Secure Password Managers and Military-Grade Encryption on Smartphones 5: The Summary

Elcomsoft employee Dmitry Sklyarov draws conclusions based on the study he and his colleague Andrey Belenko conducted about password keepers for smartphones.

Now I’m going to move on to summary and conclusions. We mentioned iOS passcode many times during this presentation, and it’s probably a really good example of how passcode, or password protection, can work if you know what you’re doing.

Passcode - good security measure for iOS

Passcode – good security measure for iOS

On iOS, starting with iOS 5, your passcode is involved in protecting your secrets: it’s not just verified, it’s used to generate the so-called passcode key, and without that passcode key it’s impossible to decrypt the secrets stored within the device. Passcode derivation function is implemented using hardware AES encryption which is embedded in every iOS-based device: iPhone, iPad, iPod, and so on. And every device has its own unique key, so to calculate the passcode key from the passcode, you need to run the code on the device. You can’t scale it by using multiple devices simultaneously; you can’t use GPU because you don’t know the exact process, exact key used by the device when you go from passcode to passcode key. And speed for iPhone 4S is about 6 passwords per second, that’s not too much, and even a 6-digit passcode can’t be tested faster than in 24 hours. This is very good in comparison with all the other password keeper applications that we looked through during our presentation.

Summary table

Summary table

Here is the final summary table (see image). There is a lot of statistical data, but the most significant is the last column. We measured the number of digits that comprise the password which could be brute-forced during 24 hours for some of the password keepers: the smaller the number, the better protection. You can see that for most items the level of protection is about 12-14. It means that you need to have at least a 14-digit password to not be crackable in 24 hours. It’s easy to convert arbitrary character, not only digits. There are 95 characters on standard English keyboard, so it’s about 100 of them. You can just divide the number in the last column by 2 and get the length of any character password that could be cracked in 24 hours. For example, for Keeper® Password & Data Vault you need to divide 14 by 2, so 7-character password could be cracked in one day using one computer, and you can use a lot of them simultaneously if you have enough resources.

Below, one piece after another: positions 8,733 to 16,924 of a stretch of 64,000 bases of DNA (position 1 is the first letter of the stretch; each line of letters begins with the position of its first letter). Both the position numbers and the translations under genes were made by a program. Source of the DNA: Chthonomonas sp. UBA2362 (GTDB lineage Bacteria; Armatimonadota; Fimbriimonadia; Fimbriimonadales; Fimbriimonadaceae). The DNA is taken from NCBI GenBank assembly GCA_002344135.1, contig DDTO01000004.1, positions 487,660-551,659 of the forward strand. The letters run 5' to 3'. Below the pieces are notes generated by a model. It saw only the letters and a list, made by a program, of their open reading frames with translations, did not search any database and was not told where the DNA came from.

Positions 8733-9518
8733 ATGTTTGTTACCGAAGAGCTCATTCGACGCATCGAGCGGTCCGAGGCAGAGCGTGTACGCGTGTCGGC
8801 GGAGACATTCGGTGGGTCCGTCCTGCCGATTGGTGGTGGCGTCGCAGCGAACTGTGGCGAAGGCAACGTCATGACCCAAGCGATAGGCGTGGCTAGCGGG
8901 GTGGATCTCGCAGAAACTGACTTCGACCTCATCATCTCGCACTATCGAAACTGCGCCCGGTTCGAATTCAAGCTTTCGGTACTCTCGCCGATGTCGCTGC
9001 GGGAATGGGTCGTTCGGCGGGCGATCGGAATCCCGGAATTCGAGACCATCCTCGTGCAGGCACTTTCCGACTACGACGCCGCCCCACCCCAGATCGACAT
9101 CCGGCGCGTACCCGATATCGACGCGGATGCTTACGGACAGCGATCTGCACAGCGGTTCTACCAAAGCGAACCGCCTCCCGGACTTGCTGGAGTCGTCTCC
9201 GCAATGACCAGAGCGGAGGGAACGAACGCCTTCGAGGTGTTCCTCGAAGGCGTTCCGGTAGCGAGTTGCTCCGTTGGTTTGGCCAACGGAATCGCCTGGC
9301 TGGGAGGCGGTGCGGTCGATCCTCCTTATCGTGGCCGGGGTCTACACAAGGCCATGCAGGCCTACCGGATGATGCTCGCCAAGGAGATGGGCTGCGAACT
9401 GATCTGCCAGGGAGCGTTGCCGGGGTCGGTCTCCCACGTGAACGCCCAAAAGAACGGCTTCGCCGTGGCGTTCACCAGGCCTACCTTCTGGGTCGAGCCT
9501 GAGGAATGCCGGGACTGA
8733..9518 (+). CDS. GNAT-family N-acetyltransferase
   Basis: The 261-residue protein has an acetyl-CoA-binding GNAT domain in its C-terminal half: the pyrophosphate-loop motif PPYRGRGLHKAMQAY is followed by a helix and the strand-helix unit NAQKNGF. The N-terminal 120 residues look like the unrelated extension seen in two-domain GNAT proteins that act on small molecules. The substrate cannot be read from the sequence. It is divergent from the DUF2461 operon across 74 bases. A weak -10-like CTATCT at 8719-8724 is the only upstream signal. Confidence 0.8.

Paid applications are not necessarily better than free ones.

iOS passcode is not vulnerable for scaling, for GPU optimization; and even without optimization it’s much better than everything else. So it’s a good idea to use passcode protection on iOS device and not invent anything else.

Key conclusions drawn

Key conclusions drawn

Now, a few words to conclude on the whole research. None of the tested password keepers offers something better than is already offered by the operating system. If you are using your password keeper on a device that could be stolen, or the password database could be extracted from the device, your data is vulnerable. Paid applications are not necessarily better than free ones. In our review, the best one is a free one.

Main recommendations

Main recommendations

And finally, a kind of wishlist for all users. Always use passcode, and for iOS devices use something more complex than a standard 4-digit passcode, because unless you have iPhone 4S that is for now not vulnerable to boot-level jailbreak, 4-digit passcode can be brute-forced in less than 2 hours (for any device prior to iPhone 4S). Don’t connect your phone to untrusted computers even to charge it: there are attacks where acquiring data via USB can be performed. Never jailbreak your iPhone on your own, because by doing so you can make it vulnerable to a wide range of attacks.

And some recommendations for developers. It’s not too easy to implement good crypto without really understanding how security works in deep detail. Most people who develop password keepers, I believe, are very good programmers, but they need to learn how to implement security and start their way from the operating system, instead of inventing something else. And finally, we want to thank our partner from a UK law enforcement agency who initially asked us to check how hard it is to crack access to SplashID databases, because they have such database in some of their cases. That was the initial punch for our research. We evaluated the applications and found many interesting things, and started going further, and now you can see the results.

Thank you for your attention!

Read previous: Secure Password Managers and Military-Grade Encryption on Smartphones 4: Paid iOS Password Managers

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